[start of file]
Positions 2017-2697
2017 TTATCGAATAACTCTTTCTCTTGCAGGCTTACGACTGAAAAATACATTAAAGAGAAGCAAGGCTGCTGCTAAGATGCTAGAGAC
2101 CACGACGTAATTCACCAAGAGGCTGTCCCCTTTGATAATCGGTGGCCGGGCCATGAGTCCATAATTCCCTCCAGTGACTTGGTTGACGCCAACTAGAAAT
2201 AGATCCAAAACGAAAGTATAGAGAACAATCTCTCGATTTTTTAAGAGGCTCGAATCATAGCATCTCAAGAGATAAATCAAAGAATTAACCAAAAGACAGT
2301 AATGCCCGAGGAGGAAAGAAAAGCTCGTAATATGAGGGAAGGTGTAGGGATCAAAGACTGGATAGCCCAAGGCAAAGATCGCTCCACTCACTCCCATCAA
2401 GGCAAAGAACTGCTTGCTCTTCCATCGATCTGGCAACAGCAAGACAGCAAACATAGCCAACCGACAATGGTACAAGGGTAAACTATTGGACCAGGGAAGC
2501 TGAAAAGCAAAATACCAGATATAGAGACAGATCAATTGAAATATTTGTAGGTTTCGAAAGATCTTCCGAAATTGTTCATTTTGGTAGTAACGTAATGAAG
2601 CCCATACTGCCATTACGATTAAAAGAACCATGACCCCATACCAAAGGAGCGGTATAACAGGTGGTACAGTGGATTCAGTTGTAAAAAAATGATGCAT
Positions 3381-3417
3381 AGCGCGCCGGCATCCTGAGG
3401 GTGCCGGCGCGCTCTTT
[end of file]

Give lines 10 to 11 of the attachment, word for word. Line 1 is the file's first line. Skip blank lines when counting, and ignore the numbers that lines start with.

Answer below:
3381 AGCGCGCCGGCATCCTGAGG
3401 GTGCCGGCGCGCTCTTT